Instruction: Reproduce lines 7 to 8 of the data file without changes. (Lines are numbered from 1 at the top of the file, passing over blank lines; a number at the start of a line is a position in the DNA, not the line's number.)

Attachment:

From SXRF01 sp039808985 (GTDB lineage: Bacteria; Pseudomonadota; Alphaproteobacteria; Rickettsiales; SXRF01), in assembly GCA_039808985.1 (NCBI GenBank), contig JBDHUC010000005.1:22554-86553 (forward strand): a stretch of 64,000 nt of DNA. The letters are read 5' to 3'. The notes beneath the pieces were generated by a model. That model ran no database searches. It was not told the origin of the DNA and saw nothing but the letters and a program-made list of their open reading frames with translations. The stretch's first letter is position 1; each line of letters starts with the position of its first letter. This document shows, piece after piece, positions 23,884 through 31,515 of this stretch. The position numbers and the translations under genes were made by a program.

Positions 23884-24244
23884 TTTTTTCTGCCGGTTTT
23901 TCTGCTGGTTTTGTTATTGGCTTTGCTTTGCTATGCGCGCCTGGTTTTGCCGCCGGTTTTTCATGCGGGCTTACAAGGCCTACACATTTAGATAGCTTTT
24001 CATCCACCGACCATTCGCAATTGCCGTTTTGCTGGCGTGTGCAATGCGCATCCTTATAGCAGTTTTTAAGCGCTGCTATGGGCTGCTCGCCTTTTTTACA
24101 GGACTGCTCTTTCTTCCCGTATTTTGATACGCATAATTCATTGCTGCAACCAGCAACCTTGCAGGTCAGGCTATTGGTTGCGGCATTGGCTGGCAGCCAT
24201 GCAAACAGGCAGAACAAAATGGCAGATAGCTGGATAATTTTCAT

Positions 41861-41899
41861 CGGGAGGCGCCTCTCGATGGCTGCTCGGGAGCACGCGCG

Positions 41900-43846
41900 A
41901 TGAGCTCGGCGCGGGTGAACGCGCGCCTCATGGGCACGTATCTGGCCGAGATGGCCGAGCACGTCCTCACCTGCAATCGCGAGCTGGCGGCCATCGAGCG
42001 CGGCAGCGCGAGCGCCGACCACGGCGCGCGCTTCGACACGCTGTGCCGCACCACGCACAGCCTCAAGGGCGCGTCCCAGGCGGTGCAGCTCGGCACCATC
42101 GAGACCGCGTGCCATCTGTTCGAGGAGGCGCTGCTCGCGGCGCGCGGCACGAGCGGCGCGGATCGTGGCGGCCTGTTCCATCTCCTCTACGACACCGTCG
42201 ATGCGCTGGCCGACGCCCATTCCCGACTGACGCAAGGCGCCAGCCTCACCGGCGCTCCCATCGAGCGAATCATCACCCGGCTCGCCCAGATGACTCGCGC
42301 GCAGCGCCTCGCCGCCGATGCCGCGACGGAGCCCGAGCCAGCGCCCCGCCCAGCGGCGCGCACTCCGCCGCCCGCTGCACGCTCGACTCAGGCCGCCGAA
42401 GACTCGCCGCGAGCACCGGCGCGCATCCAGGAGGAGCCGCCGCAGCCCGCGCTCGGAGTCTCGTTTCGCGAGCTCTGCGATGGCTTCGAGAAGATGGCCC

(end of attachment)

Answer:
24201 GCAAACAGGCAGAACAAAATGGCAGATAGCTGGATAATTTTCAT

Positions 41861-41899